Lender can’t nix loan on inherited home

Federal law evens playing field

DEAR BENNY: My father passed away in January 2008 and I have inherited his townhouse. He had an existing mortgage, and I am continuing to make the mortgage payments. I have not notified the mortgage company. I am unable to obtain financing for the home in my name at this time. I have already been turned down twice. Does state law allow me to assume this loan, or if the finance company finds out, can it pull the loan? I don’t want to lose the house. There was a will (I was the personal representative and sole beneficiary) and I had an attorney prepare the deed, which has been recorded in my name. It was my father’s wish that the house be mine upon his death. –R.N.

DEAR R.N.: Please relax. State law has nothing to do with this. Federal law — called the Garn-St. Germain Depository Institutions Act of 1982 — protects you. This law, among many other matters, specially addressed your issue. According to that Act, a lender "may not exercise its option pursuant to a due-on-sale clause upon … a transfer to a relative resulting from the death of a borrower."

Most mortgages (usually called "deeds of trust") contain a due-on-sale clause. That means that if the property is transferred to anyone, the lender has the right to call the entire loan. The purpose of such a due-on-sale clause makes sense. If a lender makes a loan with a low interest rate — say 5.5 percent — and interest rates rise significantly, the lender does not want another person to step into the shoes of the original borrower and continue making payments at the original low rate.

But Congress recognized that the due-on-sale clause was unfair to many people, especially in situations such as yours where you inherited the property — and the existing loan.

You should send your lender a copy of your father’s death certificate, and merely advise that you will be taking over the mortgage payments. There is absolutely nothing that the lender can do to hurt you.

DEAR BENNY: There appears to be much confusion on the taxation liability of the funds on the sale of a house. I purchased a home for $300,000 in 2000 and will be selling it for $800,000 this year. I have lived in the property for the full duration and file joint tax returns with my wife. I have been informed that I will be eligible for the $500,000 tax exemption, and must pay taxes on the balance of the sale ($300,000) even though I will be purchasing a new home for $400,000. I was always under the impression that $500,000 was tax exempt (joint filing) against the profit and any further funds from the sale were tax exempt as long as I purchased another property for my primary residence of equal value or more. –Peter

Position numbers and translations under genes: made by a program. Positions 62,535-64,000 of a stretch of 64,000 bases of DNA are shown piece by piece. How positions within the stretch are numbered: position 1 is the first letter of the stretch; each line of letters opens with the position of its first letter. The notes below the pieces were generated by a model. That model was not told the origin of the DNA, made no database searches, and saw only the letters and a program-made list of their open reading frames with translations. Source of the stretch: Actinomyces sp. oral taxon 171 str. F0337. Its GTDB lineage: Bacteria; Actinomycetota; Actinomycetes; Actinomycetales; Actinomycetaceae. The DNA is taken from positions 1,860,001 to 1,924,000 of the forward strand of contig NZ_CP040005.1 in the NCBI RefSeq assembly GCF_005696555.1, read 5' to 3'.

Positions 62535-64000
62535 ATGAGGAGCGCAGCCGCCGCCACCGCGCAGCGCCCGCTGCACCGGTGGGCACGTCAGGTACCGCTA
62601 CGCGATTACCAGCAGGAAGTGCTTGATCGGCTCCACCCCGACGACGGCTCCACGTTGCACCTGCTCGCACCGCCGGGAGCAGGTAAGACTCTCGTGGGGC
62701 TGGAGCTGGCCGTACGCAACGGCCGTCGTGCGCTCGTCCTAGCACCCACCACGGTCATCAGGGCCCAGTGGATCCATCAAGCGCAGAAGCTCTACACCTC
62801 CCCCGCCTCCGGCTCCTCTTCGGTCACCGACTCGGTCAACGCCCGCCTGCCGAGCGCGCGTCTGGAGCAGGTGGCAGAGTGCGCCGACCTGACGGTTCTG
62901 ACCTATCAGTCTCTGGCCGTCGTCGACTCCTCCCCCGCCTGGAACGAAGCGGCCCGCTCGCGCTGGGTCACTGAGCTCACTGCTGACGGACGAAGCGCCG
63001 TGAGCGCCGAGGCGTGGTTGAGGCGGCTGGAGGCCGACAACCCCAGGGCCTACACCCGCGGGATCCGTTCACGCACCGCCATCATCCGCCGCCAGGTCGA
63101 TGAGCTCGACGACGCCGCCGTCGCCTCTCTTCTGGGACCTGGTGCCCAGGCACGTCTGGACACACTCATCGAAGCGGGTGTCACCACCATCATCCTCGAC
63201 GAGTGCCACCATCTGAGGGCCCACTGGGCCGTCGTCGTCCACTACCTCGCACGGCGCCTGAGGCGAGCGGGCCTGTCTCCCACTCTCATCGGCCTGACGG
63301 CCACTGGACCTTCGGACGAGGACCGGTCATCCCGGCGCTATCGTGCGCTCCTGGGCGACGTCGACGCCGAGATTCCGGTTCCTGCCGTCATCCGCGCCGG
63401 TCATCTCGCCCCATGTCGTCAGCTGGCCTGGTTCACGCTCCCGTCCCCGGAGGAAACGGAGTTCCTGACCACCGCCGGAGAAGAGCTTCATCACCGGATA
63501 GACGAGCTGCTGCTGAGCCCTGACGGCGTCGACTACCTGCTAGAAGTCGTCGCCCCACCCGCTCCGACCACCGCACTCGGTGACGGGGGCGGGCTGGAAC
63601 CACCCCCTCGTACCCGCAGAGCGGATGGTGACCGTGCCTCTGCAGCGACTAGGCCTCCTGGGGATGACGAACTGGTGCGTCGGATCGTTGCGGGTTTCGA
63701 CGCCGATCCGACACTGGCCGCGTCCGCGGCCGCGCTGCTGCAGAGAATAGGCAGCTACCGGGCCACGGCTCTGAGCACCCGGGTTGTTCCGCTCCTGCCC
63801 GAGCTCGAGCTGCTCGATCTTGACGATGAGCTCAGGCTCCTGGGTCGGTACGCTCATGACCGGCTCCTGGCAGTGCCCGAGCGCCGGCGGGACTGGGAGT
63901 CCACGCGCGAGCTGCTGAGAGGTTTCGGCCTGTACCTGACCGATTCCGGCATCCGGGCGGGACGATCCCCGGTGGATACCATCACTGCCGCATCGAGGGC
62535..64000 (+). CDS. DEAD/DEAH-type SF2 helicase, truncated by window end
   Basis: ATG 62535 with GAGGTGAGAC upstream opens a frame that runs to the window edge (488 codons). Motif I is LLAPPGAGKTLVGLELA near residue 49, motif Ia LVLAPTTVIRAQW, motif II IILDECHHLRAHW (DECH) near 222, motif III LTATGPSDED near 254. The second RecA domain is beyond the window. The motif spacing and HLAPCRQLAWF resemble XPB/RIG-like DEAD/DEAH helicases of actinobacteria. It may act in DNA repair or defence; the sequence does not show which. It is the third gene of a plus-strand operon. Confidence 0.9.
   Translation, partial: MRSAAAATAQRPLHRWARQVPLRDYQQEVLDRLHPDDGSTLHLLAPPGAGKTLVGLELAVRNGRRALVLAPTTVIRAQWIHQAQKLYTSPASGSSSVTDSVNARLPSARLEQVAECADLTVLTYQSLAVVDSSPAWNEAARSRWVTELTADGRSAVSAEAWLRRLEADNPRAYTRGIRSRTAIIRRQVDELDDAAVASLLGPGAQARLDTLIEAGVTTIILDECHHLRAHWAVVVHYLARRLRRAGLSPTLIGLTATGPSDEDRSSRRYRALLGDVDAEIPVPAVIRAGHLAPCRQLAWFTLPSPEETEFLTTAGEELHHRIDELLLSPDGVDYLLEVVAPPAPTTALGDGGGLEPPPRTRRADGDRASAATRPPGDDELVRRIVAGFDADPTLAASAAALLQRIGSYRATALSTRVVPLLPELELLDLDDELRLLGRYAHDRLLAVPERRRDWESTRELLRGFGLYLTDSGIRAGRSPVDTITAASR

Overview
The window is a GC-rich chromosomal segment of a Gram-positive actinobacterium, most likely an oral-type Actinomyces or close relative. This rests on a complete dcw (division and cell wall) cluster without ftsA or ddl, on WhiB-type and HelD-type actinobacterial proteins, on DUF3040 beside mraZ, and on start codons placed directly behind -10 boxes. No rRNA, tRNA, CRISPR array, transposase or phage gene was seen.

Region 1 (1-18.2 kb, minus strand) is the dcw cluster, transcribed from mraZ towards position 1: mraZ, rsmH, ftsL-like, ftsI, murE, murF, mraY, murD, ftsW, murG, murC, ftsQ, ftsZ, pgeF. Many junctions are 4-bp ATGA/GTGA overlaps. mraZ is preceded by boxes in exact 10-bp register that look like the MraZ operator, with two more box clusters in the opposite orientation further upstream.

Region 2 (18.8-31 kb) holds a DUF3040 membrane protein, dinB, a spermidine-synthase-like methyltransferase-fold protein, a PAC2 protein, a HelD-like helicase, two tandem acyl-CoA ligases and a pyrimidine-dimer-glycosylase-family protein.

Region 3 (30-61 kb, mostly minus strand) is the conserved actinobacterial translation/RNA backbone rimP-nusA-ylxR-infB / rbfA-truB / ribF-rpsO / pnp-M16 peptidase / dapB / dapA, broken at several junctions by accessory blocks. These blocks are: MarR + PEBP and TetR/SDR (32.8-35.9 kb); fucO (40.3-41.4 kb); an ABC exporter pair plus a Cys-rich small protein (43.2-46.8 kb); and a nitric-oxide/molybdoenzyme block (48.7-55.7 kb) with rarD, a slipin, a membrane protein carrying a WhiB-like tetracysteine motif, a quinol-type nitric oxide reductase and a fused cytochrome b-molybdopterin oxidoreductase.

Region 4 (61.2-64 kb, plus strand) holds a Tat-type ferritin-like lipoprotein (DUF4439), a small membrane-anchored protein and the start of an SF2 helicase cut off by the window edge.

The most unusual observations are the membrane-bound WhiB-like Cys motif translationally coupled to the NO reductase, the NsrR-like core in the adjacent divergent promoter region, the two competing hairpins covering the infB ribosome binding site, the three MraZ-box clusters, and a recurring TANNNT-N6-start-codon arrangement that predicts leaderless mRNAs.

DEAR PETER: Let me try to clear up any confusion you may have. If your home cost you $300,000 — ignoring any improvements you may have made over the years — and you sell it for $800,000, you will have made a profit of $500,000. The law states, very clearly, that if you have owned and lived in the house for at least two years out of the five years before it is sold, and if you are married and file a joint tax return with your spouse, you can exclude up to $500,000 — which in your case is all of that profit. (If you are single, the exclusion is limited to up to $250,000 of your profit.)

Congress abolished the old "rollover" rule in the 1990s. That rule stated that you do not have to pay any capital gains tax if, within either two years before or after you sell one house, you buy another one whose value is equal to or greater than your former property.

But that’s no longer the law. From your example, it appears that you will be able to exclude all of your profit and not pay any tax.

There is one caveat, however. Let’s look at this example. In 1990, you bought your first house for $100,000. In 1995, you sold it for $300,000 and bought your present home for that same amount. In those days, you were eligible for the "rollover," which meant that while you did not have to pay any tax on your $200,000 profit, the tax basis of your new house (which you bought for $300,000) is reduced by the amount of your profit.